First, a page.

Tuesday, August 31, 2010
One of the issues that was discussed was the impact of non-mandatory retirement on the decision of senior faculty to retire. Post 1994 tenured faculty could remained employed at their discretion at any age up to their death. As a result there has been an aging of the faculty and perhaps a restriction on the hiring of young assistant professors with new ideas and perhaps new energy and effectiveness. I have observed that many faculty are now continuing with their work well into their late 70's and some even beyond 80. Many of them they are unusually productive and provide a wealth of wisdom to impart to the students. However, in some cases they become high paid albatrosses for the system.
All of this has caused me to ponder what is the tipping point in the life of these individuals that would move them to the emeritus and retirement status. A little bit of on line investigation shows that most faculty continue in their work because they truly enjoy what they are doing. However, in some cases financial considerations encourage them to stay employed since they expect that their retirement income will not sustain their life style throughout the remainder of their life. In some cases failing health tips them into the retirement mode.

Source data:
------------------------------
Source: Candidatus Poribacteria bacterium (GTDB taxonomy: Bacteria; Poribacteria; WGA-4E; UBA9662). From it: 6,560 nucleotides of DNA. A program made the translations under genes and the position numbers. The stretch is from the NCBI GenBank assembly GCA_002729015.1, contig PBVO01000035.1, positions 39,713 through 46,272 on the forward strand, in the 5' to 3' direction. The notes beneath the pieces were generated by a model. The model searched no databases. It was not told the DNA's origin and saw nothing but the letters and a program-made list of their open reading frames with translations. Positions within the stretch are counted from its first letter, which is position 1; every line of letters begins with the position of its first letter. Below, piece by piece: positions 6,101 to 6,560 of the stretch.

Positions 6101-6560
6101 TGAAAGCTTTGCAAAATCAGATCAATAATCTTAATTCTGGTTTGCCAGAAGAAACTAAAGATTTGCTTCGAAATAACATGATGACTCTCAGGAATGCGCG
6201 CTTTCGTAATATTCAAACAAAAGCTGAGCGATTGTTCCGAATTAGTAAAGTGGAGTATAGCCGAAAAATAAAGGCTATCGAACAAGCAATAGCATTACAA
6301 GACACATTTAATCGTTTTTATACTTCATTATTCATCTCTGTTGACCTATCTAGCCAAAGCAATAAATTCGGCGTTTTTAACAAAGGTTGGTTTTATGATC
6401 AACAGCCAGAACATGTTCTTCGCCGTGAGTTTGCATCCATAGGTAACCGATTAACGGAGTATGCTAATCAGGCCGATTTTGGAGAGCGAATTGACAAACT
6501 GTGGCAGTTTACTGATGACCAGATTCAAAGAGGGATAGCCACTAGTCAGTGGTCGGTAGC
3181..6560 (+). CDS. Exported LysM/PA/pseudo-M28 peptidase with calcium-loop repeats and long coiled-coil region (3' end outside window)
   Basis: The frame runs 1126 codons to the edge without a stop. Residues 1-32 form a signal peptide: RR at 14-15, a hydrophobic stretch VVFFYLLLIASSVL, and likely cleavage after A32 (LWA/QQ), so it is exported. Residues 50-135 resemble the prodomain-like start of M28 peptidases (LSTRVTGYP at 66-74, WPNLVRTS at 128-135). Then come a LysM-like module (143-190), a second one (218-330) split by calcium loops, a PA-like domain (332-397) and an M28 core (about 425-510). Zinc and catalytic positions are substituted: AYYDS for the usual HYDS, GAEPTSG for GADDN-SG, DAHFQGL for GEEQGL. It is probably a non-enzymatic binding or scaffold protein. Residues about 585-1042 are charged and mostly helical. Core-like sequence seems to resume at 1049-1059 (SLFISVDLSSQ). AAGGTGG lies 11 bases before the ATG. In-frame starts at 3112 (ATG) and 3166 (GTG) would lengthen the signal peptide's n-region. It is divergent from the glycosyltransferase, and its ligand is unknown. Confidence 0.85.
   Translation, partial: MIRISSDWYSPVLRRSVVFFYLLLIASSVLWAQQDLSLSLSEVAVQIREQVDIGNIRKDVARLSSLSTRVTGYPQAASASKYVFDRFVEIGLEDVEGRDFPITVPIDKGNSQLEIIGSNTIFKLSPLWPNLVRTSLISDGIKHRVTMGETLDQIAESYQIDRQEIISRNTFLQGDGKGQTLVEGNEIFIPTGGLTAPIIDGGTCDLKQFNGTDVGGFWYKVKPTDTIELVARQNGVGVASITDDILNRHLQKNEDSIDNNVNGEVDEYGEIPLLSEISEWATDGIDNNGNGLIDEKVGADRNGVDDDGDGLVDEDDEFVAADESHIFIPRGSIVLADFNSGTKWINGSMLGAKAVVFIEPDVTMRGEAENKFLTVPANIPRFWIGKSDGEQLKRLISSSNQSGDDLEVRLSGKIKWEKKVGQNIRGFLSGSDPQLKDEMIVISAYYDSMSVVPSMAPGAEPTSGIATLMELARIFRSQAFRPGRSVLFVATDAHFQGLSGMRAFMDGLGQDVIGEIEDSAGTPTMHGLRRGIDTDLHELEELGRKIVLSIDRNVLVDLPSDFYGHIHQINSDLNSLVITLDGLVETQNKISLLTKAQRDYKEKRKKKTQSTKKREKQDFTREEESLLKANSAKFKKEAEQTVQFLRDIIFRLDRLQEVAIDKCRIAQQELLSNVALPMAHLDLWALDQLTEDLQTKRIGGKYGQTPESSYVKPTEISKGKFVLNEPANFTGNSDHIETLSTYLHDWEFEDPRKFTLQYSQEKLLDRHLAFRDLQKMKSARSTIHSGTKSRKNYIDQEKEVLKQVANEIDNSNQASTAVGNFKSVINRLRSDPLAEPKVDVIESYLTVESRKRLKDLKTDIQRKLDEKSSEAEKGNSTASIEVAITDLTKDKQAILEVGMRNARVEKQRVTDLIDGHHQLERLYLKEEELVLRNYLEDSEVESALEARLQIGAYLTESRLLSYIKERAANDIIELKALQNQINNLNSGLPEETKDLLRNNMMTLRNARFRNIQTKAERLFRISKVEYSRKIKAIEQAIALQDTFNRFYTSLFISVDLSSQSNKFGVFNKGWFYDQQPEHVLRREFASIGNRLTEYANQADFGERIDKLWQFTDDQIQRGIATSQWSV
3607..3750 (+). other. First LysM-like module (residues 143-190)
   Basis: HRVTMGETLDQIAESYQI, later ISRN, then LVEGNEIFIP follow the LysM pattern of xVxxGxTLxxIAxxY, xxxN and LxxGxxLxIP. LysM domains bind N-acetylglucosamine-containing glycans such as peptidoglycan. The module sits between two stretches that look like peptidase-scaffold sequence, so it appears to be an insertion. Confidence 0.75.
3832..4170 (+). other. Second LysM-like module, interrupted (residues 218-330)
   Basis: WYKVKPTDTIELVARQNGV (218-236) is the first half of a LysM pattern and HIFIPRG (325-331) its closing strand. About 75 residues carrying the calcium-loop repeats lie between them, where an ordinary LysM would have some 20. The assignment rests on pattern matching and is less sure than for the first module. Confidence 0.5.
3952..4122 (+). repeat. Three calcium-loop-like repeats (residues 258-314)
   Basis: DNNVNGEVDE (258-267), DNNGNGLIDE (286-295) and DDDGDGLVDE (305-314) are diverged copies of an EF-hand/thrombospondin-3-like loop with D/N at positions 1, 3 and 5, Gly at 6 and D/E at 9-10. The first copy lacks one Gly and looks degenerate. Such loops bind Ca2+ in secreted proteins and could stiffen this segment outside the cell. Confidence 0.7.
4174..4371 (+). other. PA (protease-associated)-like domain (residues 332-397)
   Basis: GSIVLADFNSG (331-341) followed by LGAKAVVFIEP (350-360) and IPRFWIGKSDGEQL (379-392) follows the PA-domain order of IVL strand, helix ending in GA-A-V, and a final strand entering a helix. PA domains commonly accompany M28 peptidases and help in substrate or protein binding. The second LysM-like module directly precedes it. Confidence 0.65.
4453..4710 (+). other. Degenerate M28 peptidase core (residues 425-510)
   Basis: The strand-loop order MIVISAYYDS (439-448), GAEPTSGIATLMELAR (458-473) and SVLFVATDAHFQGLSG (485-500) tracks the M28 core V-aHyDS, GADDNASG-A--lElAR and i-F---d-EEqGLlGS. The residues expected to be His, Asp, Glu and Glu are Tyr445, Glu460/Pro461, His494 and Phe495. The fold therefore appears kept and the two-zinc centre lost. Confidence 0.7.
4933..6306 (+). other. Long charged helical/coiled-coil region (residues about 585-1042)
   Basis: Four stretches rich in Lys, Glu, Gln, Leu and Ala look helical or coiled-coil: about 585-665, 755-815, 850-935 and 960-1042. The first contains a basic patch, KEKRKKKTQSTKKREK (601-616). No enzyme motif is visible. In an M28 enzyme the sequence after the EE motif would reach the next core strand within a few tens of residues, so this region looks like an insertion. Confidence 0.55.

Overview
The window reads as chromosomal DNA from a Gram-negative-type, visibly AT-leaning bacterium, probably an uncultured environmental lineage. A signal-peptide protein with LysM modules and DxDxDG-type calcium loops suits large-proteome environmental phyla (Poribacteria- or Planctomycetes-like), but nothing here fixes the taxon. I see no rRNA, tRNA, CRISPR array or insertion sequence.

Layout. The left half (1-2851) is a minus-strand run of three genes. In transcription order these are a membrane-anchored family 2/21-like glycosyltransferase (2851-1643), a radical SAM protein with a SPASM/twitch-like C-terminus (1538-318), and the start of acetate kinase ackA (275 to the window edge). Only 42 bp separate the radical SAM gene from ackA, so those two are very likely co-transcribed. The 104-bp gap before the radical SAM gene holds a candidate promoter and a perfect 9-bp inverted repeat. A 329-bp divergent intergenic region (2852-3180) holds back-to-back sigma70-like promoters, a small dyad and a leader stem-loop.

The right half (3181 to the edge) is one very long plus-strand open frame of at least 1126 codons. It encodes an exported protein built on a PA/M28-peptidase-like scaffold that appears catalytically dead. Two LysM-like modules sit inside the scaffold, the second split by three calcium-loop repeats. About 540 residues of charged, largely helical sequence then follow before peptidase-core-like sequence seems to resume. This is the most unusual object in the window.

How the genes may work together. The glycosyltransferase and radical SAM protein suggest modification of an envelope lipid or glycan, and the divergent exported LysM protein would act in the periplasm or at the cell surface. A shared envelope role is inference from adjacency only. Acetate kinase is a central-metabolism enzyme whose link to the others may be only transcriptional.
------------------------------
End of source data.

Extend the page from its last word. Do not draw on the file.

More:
I conclude that each faculty member has a unique history and situation that influences their movement to the emeritus status. Cornell as an institution certainly provides honor for the emeritus status. One can retire and continue to have access to office and lab facilities appropriate to the contributions you are making. You can even participate as members of graduate student committees, do research, write, and advise students. So you can continue to do what you enjoy doing in a stimulating intellectual environment. Perhaps the one thing that some people miss in the emeritus status is the power of influencing the direction of the institution by the active senior faculty status.
I chose to retire at 61, fourteen years ago. Although I could see a productive and enjoyable future as a tenured professor, the convergence of financial, family and health factors tipped me into the retirement mode. Thus for the past 14 years I have had the freedom to enjoy raising a young daughter, volunteering in many church and community related venues, supporting my wife's clergy career and pursuing an average of 75 days a year on the ski slopes. And at the same time I have continued my Cornell connection which now provides me the opportunity to advise both graduate and undergraduate students and pursue a couple of research ares of my interest.
Post retirement life in the emeritus status is great for me. I hope that my senior faculty colleagues find the same joy as well before they expire at their desk, in the classroom or in their lab!